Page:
The announcement yesterday that GE would retrospectively apply performance conditions to stock options awarded in March 2010 as a result of “constructive conversations with our shareowners” is another sign that even the threat of defeat in a Say on Pay vote can effectively change compensation policy.
GE has awarded performance stock units to CEO Immelt for several years now and the switch to time-vesting stock options, albeit delayed vesting ones, was clearly a backwards policy step. Shareholders took them to task, and the company applied the same sort of cash flow and TSR metrics to the options as it had done to the stock units.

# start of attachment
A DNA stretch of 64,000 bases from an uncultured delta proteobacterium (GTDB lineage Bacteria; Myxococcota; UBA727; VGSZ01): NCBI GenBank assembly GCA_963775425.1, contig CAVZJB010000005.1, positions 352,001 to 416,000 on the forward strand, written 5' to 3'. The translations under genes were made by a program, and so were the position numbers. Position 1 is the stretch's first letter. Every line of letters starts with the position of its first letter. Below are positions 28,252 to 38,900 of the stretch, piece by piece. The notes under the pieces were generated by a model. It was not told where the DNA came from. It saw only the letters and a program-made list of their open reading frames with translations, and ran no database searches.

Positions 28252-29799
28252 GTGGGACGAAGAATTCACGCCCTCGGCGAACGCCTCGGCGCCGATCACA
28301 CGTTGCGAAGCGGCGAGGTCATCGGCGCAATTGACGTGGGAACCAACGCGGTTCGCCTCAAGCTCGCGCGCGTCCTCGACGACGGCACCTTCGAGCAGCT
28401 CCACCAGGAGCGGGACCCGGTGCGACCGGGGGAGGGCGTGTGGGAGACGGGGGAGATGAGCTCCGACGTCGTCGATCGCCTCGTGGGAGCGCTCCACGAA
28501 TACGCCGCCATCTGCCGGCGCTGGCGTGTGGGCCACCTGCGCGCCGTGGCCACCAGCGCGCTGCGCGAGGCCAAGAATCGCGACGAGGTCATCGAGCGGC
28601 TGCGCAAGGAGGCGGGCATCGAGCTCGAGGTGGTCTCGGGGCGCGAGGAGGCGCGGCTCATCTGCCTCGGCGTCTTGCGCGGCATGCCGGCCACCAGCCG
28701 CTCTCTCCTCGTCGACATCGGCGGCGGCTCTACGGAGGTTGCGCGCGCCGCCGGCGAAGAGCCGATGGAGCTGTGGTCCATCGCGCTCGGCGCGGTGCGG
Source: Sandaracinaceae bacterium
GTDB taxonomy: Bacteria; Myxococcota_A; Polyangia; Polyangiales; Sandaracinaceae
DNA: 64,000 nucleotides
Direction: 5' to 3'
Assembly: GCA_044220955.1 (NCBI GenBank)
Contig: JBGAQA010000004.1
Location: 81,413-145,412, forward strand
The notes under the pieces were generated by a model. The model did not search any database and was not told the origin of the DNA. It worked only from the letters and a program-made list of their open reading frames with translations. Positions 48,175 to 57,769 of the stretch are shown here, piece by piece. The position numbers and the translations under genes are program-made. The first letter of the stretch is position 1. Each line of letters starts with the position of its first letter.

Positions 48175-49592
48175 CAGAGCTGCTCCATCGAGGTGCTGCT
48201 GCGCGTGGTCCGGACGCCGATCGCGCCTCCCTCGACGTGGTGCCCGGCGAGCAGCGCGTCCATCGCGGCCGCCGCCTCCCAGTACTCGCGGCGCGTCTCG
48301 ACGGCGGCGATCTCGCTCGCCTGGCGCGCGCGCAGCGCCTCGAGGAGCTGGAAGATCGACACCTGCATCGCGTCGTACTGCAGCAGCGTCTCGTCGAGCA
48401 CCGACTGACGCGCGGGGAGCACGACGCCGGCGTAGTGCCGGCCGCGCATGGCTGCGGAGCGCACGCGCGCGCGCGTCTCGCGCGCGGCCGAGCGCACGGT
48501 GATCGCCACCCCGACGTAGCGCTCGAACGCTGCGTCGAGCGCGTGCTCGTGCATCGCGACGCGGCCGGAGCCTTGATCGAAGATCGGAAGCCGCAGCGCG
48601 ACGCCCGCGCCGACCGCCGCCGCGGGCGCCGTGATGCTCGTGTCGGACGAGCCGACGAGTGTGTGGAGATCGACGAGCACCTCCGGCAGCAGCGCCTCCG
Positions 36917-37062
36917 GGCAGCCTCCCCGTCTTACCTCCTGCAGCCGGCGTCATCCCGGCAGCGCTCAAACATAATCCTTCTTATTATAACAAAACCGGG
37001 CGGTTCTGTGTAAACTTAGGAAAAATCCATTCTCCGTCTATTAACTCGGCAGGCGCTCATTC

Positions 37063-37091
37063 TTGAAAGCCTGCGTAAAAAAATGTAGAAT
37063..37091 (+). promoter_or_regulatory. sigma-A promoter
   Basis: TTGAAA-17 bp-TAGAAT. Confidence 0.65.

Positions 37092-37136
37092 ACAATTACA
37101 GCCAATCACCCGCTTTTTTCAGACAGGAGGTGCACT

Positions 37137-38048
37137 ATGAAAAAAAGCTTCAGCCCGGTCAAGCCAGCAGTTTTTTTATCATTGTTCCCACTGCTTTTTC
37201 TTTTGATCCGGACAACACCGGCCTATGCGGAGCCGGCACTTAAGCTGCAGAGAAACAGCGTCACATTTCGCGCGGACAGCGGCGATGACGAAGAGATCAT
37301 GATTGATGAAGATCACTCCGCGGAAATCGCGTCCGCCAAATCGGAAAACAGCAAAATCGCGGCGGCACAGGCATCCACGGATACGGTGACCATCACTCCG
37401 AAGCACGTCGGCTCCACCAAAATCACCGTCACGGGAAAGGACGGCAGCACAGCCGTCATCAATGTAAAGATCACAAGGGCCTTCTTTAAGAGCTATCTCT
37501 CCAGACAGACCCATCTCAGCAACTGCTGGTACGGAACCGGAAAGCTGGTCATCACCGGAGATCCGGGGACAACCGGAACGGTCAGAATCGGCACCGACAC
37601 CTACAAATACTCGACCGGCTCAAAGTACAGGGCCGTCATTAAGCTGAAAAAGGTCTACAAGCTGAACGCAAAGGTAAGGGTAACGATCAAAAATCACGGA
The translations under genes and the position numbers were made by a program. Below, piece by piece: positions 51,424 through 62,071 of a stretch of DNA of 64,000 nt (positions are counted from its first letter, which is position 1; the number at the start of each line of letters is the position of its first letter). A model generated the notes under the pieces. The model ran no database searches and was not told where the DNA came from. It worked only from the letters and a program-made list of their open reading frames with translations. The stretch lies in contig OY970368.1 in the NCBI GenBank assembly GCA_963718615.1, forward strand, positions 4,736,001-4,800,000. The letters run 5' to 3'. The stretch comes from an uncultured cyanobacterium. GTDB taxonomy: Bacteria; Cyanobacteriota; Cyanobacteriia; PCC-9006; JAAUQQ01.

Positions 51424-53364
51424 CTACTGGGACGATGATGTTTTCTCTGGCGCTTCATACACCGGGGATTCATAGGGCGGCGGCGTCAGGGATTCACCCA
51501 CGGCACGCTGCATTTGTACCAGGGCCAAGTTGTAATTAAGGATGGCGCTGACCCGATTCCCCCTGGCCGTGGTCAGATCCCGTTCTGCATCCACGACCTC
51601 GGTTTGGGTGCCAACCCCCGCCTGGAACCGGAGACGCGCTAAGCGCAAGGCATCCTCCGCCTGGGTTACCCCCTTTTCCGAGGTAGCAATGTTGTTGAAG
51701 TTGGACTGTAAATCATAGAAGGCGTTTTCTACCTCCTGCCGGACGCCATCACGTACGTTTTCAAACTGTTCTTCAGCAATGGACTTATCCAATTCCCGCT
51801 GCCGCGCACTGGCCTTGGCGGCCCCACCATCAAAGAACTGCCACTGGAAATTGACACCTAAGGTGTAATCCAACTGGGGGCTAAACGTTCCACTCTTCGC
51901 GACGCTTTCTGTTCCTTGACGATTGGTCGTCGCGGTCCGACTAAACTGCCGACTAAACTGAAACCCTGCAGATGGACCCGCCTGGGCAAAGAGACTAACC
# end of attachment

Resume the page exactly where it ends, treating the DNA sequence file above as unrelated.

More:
And why not?
See, Say on Pay works.
And in case anyone gets all “one swallow doth not a summer make” on me, just remember Disney’s backpedalling on excise tax gross-up payments when it looked likely it might have suffered a Say on Pay defeat.
And remember, it’s early days. There’s bound to be more examples.
Paul Hodgson – Senior Research Associate